‘Max fac’ working group visits Northern Ireland for ‘customs fact-finding mission’

The group met representatives from the freight industry, cross-border businesses and community stakeholders

Brexit Secretary David Davis and Business Secretary Greg Clark (pictured) joined Northern Secretary Karen Bradley for a visit “as part of their working group exploring potential future customs arrangements, focusing on the proposed Highly Streamlined Customs Arrangements”.  Photograph: BEN STANSALL/AFP/Getty Images

Brexit Secretary David Davis and Business Secretary Greg Clark (pictured) joined Northern Secretary Karen Bradley for a visit “as part of their working group exploring potential future customs arrangements, focusing on the proposed Highly Streamlined Customs Arrangements”. Photograph: BEN STANSALL/AFP/Getty Images

 

A British government “max fac” working group visited Northern Ireland on Sunday for what was described as a “customs fact-finding mission”.

Max fac, or “maximum facilitation”, refers to the use of technology to minimise friction at the border if Britain leaves the EU customs union.

A statement from Department for Exiting the European Union (Dexeu) said Brexit Secretary David Davis and Business Secretary Greg Clark joined Northern Secretary Karen Bradley for a visit “as part of their working group exploring potential future customs arrangements, focusing on the proposed Highly Streamlined Customs Arrangements”.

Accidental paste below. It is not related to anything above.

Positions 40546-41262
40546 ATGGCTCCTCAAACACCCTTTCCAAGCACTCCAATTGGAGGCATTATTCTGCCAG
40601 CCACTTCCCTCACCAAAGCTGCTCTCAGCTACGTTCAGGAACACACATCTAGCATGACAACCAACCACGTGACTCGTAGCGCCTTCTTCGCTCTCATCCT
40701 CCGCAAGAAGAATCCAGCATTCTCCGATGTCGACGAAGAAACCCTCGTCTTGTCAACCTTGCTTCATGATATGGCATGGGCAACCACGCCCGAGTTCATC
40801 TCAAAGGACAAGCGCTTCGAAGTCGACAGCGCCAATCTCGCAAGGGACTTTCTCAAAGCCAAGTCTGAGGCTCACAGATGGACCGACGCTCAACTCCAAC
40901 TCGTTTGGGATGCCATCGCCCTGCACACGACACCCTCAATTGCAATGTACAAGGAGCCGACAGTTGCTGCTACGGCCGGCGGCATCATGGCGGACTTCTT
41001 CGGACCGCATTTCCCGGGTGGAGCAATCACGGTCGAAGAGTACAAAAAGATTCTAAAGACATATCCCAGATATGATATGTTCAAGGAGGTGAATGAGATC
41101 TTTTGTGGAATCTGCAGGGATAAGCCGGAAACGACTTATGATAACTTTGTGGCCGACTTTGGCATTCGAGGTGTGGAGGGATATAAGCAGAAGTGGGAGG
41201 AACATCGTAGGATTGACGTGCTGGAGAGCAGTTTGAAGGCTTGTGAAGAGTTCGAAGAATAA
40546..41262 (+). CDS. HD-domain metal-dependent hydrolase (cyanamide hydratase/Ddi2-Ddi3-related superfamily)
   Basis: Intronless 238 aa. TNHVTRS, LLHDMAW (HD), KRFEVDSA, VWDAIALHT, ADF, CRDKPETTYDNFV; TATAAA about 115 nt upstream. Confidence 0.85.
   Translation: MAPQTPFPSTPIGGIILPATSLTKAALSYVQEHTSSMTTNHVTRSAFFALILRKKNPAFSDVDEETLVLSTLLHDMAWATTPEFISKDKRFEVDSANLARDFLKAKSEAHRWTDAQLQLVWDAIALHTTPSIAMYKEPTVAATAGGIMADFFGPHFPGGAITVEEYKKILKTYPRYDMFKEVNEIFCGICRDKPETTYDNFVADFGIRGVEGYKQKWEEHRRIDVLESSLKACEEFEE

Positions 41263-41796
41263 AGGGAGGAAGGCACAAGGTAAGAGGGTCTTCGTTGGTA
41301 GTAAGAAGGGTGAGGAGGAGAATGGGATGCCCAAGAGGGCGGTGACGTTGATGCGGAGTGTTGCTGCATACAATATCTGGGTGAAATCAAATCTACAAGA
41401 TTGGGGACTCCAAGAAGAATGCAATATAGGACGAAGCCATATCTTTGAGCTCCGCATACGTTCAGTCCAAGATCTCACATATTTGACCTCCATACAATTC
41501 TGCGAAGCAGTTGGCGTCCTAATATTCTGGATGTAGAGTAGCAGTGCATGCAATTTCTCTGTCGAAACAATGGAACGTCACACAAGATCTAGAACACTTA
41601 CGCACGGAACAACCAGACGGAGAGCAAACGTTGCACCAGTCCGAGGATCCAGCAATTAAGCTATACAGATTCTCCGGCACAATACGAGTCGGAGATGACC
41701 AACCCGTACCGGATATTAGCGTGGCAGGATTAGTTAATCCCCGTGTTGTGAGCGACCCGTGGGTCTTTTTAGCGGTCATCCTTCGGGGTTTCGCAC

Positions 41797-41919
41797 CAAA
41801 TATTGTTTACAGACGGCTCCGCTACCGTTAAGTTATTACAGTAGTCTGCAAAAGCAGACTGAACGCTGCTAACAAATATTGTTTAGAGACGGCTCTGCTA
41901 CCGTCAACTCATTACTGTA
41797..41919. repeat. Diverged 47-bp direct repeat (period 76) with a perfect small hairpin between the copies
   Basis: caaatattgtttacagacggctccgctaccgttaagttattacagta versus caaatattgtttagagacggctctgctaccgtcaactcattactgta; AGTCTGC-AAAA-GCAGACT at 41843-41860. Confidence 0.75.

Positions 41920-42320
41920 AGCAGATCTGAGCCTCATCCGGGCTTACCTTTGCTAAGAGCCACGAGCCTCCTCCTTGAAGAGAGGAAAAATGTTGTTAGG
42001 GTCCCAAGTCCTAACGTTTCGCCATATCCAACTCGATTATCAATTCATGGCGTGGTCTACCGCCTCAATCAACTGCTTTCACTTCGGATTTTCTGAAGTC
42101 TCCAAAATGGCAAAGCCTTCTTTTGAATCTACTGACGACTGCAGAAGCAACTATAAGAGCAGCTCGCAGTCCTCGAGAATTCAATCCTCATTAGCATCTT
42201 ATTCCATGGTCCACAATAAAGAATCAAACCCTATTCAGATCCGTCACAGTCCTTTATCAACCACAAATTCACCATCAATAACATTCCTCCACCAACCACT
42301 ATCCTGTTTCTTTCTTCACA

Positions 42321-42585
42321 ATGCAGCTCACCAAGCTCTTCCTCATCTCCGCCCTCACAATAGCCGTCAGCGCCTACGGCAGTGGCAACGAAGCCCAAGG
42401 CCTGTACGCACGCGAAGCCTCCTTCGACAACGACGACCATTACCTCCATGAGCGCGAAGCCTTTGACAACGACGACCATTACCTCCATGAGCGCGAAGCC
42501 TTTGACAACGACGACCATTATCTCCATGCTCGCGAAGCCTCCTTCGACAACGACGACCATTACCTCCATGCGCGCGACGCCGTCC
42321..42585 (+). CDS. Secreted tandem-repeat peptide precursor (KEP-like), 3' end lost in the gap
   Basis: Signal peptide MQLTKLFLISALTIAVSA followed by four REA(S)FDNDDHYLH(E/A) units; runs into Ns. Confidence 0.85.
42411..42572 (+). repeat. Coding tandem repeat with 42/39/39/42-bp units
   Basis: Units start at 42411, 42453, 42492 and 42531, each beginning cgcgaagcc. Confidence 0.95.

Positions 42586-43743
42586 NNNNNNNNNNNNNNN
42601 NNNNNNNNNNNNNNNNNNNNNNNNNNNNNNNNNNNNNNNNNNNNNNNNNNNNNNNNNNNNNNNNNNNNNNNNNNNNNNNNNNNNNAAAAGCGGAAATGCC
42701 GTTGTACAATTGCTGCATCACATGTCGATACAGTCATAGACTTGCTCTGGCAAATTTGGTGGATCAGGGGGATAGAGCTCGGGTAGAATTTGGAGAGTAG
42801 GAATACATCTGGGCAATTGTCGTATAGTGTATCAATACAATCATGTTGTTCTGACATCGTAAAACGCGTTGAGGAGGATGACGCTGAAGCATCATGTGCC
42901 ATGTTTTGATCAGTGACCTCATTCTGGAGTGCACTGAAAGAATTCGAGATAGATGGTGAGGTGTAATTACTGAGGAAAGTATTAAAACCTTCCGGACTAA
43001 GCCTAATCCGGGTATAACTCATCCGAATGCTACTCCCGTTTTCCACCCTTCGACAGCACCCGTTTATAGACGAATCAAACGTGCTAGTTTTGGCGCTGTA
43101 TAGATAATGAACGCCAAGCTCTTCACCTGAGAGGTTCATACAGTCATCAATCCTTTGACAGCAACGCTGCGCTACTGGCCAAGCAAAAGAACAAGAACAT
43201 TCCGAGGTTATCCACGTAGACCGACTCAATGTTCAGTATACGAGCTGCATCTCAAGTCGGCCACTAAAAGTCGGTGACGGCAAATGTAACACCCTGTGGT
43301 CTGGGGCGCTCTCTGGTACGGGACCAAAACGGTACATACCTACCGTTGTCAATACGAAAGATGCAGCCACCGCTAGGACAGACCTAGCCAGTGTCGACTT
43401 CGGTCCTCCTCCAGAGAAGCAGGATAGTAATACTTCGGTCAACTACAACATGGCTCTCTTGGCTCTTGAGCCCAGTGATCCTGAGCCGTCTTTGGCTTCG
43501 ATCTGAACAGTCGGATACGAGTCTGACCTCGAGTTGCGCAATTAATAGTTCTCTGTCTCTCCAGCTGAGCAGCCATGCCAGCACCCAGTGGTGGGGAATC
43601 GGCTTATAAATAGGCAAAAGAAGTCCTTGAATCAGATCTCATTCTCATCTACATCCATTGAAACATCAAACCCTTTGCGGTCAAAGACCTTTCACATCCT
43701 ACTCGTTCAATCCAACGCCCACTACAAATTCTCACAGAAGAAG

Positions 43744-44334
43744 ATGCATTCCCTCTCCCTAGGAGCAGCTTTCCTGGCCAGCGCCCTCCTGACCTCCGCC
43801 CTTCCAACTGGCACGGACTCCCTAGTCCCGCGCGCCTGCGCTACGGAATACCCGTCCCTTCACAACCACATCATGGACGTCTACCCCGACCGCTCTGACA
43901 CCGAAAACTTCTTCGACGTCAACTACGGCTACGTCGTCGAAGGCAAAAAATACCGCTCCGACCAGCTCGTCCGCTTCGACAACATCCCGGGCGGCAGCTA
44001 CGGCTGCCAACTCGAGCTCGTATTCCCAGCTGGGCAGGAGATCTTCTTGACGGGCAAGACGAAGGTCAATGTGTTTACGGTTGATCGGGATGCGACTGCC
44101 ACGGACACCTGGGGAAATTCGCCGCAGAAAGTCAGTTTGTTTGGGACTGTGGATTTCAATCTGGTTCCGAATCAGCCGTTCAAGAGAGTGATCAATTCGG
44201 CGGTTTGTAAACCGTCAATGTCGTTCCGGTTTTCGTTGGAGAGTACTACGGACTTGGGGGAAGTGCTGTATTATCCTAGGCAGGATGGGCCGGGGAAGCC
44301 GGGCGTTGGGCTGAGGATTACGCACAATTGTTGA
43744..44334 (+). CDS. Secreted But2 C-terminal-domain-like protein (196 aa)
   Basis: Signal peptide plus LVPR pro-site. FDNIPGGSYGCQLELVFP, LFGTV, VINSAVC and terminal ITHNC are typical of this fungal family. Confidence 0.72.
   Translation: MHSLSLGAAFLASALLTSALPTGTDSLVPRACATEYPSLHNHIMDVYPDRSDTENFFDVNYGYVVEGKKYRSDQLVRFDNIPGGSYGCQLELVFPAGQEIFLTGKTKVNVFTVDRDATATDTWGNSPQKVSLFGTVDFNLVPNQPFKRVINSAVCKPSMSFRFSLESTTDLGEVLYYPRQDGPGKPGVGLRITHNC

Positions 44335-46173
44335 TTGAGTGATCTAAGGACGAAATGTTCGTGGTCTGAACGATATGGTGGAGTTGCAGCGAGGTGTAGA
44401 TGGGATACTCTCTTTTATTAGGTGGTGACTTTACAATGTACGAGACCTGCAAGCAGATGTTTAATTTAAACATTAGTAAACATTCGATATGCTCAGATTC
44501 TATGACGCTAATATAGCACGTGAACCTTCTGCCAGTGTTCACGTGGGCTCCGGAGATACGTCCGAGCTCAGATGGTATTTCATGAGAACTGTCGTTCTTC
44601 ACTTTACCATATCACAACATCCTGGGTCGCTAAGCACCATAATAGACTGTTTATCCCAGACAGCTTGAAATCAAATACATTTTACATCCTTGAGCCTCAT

The statement also said the working group met representatives from the freight industry, cross-border businesses and community stakeholders to “further explore how the highly-streamlined customs model could address the unique circumstances of Northern Ireland”.

It continued: “The Prime Minister has tasked two working groups from the European Union Exit and Trade (Strategy and Negotiations) sub-committee with exploring further the two possible future customs arrangements the UK Government have set out.

“Both of the customs models currently under consideration are designed to meet the UK’s three guiding principles: allowing us to trade goods and services as freely as possible with the EU, enable us to have an independent trade policy, and avoiding any hard border between Northern Ireland and Ireland while maintaining the constitutional and economic integrity of the United Kingdom.”

Last month Mr Davis made his first visit to the border in his new role during a flying visit to the North.

There was no media access on that occasion either and Sinn Féin complained at the time that Mr Davis did not follow the protocol of telling the local MP Mickey Brady that he would be in the Newry and Armagh constituency.

Dexeu later described this as an “administrative oversight”.